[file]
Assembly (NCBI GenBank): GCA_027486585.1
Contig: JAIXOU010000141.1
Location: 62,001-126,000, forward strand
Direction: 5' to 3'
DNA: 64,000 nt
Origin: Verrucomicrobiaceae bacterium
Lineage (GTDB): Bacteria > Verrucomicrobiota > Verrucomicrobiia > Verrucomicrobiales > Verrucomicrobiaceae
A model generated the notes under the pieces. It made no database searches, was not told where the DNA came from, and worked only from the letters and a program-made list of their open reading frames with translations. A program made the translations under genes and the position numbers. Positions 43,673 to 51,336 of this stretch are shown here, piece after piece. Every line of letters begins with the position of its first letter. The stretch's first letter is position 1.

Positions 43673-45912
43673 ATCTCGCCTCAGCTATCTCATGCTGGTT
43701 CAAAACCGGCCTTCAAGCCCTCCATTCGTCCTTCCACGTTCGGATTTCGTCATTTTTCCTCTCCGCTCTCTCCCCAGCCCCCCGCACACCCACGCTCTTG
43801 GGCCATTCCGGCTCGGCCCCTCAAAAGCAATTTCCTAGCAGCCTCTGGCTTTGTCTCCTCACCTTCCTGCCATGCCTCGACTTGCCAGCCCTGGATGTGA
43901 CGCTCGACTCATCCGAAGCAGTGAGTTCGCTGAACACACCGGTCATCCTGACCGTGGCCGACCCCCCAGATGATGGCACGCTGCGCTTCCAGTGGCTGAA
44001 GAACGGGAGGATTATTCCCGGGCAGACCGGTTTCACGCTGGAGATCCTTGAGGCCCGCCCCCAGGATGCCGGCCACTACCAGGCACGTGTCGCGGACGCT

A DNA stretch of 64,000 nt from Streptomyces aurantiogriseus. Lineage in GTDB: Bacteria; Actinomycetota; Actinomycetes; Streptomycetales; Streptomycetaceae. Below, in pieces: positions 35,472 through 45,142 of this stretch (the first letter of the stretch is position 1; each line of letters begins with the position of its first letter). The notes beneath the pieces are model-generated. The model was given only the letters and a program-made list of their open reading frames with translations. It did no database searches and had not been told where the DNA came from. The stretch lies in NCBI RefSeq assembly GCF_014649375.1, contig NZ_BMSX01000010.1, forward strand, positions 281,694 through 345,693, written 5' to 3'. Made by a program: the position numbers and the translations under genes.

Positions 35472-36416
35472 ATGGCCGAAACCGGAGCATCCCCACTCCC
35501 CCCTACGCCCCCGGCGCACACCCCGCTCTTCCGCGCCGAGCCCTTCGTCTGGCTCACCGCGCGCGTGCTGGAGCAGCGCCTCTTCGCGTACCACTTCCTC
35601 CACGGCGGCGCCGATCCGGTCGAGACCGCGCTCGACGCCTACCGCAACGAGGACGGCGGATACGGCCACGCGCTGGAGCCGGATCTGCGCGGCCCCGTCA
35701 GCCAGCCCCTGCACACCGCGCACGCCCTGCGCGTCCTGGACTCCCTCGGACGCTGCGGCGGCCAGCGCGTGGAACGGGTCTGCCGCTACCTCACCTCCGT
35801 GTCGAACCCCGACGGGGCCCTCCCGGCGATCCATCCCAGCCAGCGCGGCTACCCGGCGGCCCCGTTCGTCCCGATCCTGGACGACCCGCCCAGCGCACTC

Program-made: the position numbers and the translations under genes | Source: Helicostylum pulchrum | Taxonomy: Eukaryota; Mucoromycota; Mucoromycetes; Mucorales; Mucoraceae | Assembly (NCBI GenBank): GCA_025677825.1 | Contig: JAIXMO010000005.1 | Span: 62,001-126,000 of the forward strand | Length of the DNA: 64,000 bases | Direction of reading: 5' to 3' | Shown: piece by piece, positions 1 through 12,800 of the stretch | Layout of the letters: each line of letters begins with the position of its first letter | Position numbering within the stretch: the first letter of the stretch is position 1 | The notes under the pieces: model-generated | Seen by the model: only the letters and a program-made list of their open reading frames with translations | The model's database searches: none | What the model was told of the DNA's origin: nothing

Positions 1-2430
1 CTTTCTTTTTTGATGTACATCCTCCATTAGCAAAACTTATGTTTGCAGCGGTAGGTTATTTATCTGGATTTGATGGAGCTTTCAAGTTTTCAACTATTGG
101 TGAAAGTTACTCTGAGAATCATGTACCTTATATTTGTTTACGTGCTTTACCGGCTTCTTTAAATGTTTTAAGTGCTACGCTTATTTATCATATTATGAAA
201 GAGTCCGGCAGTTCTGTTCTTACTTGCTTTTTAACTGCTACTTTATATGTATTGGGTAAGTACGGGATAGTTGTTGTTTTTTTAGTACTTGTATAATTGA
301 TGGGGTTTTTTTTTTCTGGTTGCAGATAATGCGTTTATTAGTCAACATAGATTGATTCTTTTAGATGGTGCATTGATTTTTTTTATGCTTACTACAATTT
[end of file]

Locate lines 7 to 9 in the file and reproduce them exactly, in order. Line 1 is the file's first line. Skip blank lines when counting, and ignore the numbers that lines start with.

Lineage (GTDB): Bacteria > Verrucomicrobiota > Verrucomicrobiia > Verrucomicrobiales > Verrucomicrobiaceae
A model generated the notes under the pieces. It made no database searches, was not told where the DNA came from, and worked only from the letters and a program-made list of their open reading frames with translations. A program made the translations under genes and the position numbers. Positions 43,673 to 51,336 of this stretch are shown here, piece after piece. Every line of letters begins with the position of its first letter. The stretch's first letter is position 1.

Positions 43673-45912